Blair and Brown split over location of new runway for the South-east

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Indy Politics

A deep split has emerged between Tony Blair and Gordon Brown over the site of an airport runway in the South-east, with the Prime Minister backing expansion at Stansted and the Chancellor supporting Heathrow.

With two months left before the Government announces the location of the first new runway in the region for more than 50 years, the issue is threatening to divide the Cabinet.

The Treasury argues that the economic case for the west London airport is overwhelming, based on estimates suggesting a runway there would earn at least £16bn more than one at Stansted. But privately Number 10 points out that with an election expected within two years, expansion at the relatively isolated Essex airport would affect far fewer voters.

The dispute is the latest in a long line of clashes that began when Mr Blair allegedly broke an agreement with his colleague by announcing his candidature for the leadership of the Labour Party. The comparatively Euro-sceptical Chancellor has also taken issue with Mr Blair's enthusiasm for eurozone membership.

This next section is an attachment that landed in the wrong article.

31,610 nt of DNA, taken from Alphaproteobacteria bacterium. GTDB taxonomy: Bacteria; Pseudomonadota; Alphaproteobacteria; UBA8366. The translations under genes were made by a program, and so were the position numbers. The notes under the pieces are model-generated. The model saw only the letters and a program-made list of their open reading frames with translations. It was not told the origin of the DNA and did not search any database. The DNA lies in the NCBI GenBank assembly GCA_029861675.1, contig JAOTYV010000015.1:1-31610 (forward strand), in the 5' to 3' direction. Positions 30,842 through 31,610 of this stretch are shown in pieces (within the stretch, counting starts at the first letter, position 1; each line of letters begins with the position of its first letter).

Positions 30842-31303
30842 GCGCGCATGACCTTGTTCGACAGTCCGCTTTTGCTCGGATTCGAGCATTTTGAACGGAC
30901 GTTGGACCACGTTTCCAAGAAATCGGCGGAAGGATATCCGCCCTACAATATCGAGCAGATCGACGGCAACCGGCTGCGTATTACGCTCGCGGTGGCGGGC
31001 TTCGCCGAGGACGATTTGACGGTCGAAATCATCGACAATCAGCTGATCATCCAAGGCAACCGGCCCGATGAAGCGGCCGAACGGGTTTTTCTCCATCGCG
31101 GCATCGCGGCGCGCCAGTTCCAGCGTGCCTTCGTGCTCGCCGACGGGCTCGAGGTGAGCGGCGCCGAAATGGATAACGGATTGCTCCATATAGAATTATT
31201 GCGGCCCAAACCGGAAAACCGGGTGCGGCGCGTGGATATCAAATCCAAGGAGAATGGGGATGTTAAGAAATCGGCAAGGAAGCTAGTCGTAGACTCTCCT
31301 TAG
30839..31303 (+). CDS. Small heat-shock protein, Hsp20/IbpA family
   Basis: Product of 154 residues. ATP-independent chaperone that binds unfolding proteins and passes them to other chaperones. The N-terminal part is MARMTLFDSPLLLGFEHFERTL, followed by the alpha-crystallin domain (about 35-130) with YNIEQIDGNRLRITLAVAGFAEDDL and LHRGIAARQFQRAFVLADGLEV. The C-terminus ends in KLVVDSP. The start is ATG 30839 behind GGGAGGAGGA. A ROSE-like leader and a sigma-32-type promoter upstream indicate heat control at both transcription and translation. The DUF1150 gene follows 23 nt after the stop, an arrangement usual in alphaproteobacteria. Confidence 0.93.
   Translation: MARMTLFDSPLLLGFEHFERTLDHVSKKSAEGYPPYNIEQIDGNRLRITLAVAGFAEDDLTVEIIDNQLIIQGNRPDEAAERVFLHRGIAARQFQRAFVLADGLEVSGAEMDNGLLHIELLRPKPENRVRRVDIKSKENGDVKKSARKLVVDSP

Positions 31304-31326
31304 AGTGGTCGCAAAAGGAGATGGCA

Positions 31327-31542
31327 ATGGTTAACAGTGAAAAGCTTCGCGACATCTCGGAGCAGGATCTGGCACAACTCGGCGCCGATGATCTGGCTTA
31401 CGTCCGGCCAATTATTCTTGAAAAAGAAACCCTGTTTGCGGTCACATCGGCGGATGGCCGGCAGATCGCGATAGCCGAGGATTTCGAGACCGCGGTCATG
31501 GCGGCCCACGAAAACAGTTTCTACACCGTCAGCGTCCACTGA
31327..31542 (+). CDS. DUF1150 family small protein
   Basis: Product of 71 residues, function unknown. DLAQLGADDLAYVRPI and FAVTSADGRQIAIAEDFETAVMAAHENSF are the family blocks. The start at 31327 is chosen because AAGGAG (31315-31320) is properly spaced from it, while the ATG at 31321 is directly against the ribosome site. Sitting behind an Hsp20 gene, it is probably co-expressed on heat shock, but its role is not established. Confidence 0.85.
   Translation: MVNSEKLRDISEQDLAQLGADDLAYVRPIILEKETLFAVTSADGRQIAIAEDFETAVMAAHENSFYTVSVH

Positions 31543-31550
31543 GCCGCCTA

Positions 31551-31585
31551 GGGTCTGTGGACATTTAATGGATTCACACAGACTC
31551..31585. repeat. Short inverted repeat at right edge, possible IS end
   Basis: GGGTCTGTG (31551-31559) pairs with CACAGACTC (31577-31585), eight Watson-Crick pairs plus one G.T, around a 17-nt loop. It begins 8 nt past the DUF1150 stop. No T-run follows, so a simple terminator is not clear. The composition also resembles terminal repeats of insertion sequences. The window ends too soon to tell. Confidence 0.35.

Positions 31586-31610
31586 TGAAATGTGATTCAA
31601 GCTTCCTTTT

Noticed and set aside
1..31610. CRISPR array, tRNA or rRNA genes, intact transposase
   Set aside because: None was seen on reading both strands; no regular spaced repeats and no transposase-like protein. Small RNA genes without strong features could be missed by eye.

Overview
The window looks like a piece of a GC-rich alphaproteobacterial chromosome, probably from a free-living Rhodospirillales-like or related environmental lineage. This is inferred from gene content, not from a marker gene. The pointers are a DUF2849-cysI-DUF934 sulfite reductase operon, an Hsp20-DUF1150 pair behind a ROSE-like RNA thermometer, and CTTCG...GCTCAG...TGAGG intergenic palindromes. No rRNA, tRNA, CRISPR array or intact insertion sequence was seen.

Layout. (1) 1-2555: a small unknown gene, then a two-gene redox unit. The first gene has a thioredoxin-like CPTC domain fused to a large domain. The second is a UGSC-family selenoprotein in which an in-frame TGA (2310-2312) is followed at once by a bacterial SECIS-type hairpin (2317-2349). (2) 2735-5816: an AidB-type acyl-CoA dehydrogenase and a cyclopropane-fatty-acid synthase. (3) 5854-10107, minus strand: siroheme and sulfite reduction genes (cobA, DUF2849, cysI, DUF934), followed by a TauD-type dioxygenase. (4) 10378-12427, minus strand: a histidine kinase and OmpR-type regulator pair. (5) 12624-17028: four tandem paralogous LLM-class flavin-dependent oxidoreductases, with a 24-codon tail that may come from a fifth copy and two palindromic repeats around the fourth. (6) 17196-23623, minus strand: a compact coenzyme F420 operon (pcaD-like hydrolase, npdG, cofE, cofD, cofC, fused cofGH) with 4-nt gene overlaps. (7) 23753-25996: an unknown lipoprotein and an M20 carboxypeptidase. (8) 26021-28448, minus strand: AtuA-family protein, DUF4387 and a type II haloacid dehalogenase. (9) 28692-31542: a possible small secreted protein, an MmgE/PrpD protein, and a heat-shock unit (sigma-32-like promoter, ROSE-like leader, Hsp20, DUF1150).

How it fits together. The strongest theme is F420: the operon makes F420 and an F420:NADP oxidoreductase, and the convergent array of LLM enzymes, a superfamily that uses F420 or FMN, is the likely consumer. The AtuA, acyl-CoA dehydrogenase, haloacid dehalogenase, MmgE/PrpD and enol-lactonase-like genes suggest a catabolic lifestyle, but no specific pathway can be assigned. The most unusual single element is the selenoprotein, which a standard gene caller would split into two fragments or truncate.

Mr Blair appears well-placed to win the runway argument, partly because the Stansted option is supported by John Prescott, the Deputy Prime Minister, Margaret Beckett, the Environment Secretary, and the Mayor of London, Ken Livingstone - but also because electoral considerations figure strongly.

Mr Blair's camp is also thought to be emphasising that environmental damage from an extra runway at Stansted would be less than building nearer London. Hundreds of thousands of residents near Heathrow already put up with emissions from its two runways, as well as the fumes from traffic on the M4 and M25. Stansted's runway affects far fewer people and the M11 carries less traffic.

Other sources think the Treasury has the upper hand and that the White Paper on the future of air transport due in December - which will reveal the runway decision - will also propose higher taxes on airline passengers. The document is expected to opt for the immediate construction of one runway and safeguard land for a further two runways at other locations.

Alistair Darling, the Secretary State for Transport and an ally of the Chancellor, is yet to declare his hand. But Mr Darling has said that doing nothing is "not an option".

The Government is known to accept the argument that within the next decade the main airports in the South-east will be at full capacity at peak times and that at least one more runway is vital.

Sources close to the decision-making process say ministers might opt for one runway to be built within the next 10 years and a further two over the next 20 to 30 years. If Number 10 gets its way, Heathrow might escape immediate development but it would almost certainly figure in plans for the longer term.